Serious Compute Is Back! GP100 Features A 1:2 Ratio Of FP64 to FP32
GP100 is Nvidia’s first GPU ever to feature double precision compute performance at half the rate of single precision compute. The Kepler based GK110 featured a ratio of 3:1 and Maxwell was almost completely ridden of double precision with a ratio of 32:1. That is for every block of 32 FP32 CUDA cores there was only 1 FP64 CUDA core. Pascal brings Nvidia back to the HPC , High Performance Computing, space where double precision rules the roost.
This is an area where AMD’s Hawaii GPU was simply uncontested since it launched in late 2013, being the only GPU from either company on the market to sport a 2:1 ratio of FP32 to FP64.
Interestingly, the changes that Nvidia has been implementing in its streaming multiprocessors over the past several years, starting with 192 CUDA core Kepler SMX in 2011 to the Maxwell 128 CUDA core SMM and finally to Pascal have been morphing the company’s graphics architecture to something that’s much closer to that of AMD’s GCN. The basic building block of which, the Compute Unit, has 64 GCN cores.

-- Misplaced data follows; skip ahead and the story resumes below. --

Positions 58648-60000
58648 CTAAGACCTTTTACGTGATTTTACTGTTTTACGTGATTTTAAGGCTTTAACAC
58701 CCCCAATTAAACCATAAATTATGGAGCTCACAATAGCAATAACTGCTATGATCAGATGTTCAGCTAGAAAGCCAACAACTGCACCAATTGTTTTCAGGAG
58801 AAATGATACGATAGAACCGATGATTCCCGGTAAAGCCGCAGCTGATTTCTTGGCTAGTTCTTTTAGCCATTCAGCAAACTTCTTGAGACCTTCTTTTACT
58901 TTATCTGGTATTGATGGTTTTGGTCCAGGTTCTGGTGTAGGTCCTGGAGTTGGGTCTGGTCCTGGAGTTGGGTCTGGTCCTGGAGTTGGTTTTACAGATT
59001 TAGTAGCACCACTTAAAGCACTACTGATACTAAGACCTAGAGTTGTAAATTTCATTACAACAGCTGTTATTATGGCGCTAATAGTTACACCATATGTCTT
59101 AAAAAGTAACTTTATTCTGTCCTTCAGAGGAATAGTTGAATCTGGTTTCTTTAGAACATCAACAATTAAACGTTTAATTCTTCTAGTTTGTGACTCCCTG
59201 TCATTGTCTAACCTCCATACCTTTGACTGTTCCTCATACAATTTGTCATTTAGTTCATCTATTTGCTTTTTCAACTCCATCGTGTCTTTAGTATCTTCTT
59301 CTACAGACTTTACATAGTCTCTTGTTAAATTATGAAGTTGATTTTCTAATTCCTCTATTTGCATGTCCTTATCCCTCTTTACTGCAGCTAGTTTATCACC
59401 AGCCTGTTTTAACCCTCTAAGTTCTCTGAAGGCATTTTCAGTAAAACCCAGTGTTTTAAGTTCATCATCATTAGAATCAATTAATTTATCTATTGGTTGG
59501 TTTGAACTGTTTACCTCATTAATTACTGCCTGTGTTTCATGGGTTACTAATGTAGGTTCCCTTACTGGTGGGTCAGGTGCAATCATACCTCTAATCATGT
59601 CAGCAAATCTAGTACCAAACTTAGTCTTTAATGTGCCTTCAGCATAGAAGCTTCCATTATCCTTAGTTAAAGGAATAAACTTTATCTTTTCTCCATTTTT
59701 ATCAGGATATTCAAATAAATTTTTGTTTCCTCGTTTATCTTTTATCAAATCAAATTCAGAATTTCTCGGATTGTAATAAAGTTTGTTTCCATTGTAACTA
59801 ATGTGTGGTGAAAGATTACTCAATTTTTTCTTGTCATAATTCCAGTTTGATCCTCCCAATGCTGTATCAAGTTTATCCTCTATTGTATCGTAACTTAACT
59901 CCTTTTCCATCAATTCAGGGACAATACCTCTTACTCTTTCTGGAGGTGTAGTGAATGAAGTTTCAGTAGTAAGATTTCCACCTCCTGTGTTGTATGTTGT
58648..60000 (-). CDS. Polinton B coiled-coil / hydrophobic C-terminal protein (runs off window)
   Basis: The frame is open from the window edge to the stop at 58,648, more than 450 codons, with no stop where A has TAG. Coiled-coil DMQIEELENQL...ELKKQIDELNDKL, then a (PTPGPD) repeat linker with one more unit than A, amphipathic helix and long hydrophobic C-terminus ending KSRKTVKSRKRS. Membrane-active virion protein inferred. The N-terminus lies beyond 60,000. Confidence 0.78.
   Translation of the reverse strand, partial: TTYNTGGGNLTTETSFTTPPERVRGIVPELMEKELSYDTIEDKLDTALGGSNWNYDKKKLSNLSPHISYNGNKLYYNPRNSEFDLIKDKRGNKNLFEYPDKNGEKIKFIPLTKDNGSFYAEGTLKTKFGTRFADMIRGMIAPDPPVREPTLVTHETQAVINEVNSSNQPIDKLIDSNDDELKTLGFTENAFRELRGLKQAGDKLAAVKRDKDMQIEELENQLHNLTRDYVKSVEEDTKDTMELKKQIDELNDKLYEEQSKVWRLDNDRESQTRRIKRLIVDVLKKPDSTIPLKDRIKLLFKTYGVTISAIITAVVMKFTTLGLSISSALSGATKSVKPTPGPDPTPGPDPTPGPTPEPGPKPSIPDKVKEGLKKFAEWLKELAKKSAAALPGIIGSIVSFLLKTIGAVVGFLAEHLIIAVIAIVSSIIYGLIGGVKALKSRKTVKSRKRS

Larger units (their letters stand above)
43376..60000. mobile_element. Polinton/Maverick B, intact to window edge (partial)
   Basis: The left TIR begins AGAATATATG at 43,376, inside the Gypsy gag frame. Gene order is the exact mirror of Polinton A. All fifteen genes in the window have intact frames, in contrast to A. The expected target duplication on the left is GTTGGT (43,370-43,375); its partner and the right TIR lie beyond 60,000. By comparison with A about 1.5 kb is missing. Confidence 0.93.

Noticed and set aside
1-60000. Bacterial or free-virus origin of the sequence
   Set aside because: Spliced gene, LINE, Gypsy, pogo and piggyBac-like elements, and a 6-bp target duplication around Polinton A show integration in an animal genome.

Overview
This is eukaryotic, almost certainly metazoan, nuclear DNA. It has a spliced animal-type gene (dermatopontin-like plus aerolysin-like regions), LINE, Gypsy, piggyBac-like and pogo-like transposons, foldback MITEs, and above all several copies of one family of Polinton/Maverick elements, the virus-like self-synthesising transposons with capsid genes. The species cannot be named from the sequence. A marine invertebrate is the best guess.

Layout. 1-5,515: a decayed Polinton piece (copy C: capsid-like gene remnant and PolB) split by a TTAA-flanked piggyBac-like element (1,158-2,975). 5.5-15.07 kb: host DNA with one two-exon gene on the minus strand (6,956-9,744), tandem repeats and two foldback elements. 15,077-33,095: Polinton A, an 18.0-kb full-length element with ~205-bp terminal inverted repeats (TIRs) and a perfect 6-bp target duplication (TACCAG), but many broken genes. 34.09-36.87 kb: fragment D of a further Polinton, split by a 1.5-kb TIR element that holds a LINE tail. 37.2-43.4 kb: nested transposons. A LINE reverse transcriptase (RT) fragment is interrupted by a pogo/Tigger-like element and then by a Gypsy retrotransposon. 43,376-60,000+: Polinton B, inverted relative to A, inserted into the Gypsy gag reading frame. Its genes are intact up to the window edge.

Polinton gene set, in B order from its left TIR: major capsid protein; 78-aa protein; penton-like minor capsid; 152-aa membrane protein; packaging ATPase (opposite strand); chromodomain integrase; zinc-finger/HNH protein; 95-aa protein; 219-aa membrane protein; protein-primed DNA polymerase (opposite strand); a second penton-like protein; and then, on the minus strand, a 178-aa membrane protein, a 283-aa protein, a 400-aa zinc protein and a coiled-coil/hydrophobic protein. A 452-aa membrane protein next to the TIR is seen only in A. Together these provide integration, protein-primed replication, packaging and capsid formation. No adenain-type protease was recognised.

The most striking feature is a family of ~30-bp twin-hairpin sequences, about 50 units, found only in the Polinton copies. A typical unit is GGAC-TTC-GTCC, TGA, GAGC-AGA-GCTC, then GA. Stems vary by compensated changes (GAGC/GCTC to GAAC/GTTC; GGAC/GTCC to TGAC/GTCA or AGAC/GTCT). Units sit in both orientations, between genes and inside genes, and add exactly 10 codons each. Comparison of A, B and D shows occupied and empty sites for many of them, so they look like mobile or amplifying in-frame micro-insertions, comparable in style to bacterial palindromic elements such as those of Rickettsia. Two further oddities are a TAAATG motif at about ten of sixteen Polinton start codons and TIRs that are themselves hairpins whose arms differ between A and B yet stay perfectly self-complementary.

The similarities don’t end there either, with Pascal Nvidia is renewing its focus on double precision compute, an area that GCN has traditionally excelled at. The updates that Nvidia has made to Pascal’s scheduler are also a clear indicator that it’s moving its architecture towards the same direction that AMD has taken with its GCN which supports advanced hardware scheduling implementations and unique asynchronous compute engines.
Nvidia has also confirmed that Pascal is compliant with IEEE 754‐2008 single and double precision arithmetic and supports FMA, Fused Multiply Add, instructions operation in addition to denormalized values at full speed.